202469 Kuvura amajwi, healing voices: Promoting health literacy in low-literacy refugee populations

Tuesday, November 10, 2009

Amy K. Richardson, BS , Department of Nutrition, Programs in Public Health, University of Tennessee, Knoxville, TN
Denise Bates, PhD, RRT, CHES , Public Health, University of Tennessee, Knoxville, TN
Allison Anders, PhD , Department of Instructional Technology, Health and Cultural Studies, University of Tennessee, Knoxville, TN
Fleurette Sambira, MPH , Department of Nutrition, Programs in Public Health, University of Tennessee, Knoxville, TN
As worldwide numbers of displaced persons increase to nearly 33 million (UNHCR, 2007), the United States experiences one of the highest global refugee resettlement rates, with an estimated 80,000 resettled in 2009 alone (Refugee Council USA, 2008). With increasing numbers, U.S. government and resettlement agencies must expand placement to new locations, yet community agencies may lack the systemic infrastructure and communication skills necessary to address the anticipated increase in public health services for refugees and their families. Cross-disciplinary collaboration and new technologies, however, provide vehicles for bridging these service challenges.

Healing Transitions: Program Interventions for Youth Refugees and Families, a community-based participatory research project that assesses short and long-term transition needs of refugees, developed the Kuvura Amajwi (Healing Voices) MP3 program to assist in refugee health literacy. When qualitative analysis of focus group interviews with Burundian refugees revealed cultural misconceptions because of illiteracy in English and their native language Kirundi, Kirundi MP3 tracks were paired with illustrated pictures to provide health literacy modules. Innovative and efficient, MP3 modules communicate health information to low literacy and culturally diverse populations. Modules can be easily transposed into other languages for use with other refugee communities, and new health modules can be added as needed, making MP3 players a fluid yet effective means of increasing health literacy.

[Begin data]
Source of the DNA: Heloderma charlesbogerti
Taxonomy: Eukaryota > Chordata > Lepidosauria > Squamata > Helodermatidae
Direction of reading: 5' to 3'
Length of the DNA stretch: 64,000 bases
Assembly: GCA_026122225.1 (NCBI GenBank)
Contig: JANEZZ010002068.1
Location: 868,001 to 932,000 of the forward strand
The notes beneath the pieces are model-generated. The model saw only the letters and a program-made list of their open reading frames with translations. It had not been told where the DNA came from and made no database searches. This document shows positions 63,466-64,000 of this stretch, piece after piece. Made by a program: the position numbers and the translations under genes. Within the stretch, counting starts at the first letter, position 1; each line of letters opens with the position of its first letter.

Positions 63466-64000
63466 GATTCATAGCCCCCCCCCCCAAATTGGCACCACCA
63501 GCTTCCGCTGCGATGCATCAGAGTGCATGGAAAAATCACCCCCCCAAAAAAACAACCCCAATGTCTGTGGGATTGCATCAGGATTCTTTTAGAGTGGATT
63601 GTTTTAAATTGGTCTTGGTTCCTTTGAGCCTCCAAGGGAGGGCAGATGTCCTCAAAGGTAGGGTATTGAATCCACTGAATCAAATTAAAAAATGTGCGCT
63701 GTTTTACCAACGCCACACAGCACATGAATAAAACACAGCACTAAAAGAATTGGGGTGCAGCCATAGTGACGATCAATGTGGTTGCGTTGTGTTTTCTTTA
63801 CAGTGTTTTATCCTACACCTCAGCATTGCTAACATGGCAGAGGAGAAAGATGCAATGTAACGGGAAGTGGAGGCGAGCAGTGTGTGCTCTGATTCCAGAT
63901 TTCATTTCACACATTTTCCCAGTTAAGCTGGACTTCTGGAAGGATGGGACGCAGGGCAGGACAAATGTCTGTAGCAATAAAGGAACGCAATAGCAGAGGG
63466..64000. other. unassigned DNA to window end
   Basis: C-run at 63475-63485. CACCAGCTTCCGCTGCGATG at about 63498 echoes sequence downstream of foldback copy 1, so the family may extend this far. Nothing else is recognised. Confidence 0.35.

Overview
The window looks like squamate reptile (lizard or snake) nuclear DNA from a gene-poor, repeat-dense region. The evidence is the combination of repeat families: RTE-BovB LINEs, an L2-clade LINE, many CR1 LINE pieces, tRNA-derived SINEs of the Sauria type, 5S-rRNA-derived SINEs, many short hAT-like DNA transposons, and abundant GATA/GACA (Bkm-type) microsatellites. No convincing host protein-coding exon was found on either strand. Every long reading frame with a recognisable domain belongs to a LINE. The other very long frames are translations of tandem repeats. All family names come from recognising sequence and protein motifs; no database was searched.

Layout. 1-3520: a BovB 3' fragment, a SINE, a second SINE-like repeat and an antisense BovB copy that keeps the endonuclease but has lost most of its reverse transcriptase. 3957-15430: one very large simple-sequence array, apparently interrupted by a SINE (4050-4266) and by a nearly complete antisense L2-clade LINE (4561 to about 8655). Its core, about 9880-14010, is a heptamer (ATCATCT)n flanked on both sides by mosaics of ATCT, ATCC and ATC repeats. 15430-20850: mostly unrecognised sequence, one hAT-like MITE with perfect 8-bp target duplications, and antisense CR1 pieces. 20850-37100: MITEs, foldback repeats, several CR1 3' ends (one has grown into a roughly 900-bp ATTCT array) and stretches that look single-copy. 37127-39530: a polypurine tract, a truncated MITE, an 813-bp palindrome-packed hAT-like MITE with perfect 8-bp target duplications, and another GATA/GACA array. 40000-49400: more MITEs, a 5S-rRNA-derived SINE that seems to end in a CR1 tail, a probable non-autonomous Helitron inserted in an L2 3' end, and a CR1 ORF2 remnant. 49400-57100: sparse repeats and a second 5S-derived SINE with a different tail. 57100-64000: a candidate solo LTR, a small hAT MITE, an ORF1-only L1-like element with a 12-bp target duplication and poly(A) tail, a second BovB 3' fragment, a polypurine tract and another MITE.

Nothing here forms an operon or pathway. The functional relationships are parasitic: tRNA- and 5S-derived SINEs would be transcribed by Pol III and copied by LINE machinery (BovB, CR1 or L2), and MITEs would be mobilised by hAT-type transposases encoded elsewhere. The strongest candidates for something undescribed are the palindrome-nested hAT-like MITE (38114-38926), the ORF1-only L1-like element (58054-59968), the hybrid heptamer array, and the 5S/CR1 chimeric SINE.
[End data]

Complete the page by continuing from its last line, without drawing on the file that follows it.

After piloting, health modules in both Kirundi and English were implemented in partnership with English and cultural orientation classes provided by a local resettlement agency. Pre- and post-evaluation results of this innovative program will be presented.

Learning Objectives:
1. Explain the development of MP3 health modules for non-English speaking and low-literacy refugee populations. 2. Discuss the value and ease of using of technology in conjunction with traditional orientation and training methods.

Keywords: Health Literacy, Refugees

Presenting author's disclosure statement:

Qualified on the content I am responsible for because: I expect my Masters of Public Health in December, 2009, and have been involved in this community-based participatory research project since its beginning.
Any relevant financial relationships? No

I agree to comply with the American Public Health Association Conflict of Interest and Commercial Support Guidelines, and to disclose to the participants any off-label or experimental uses of a commercial product or service discussed in my presentation.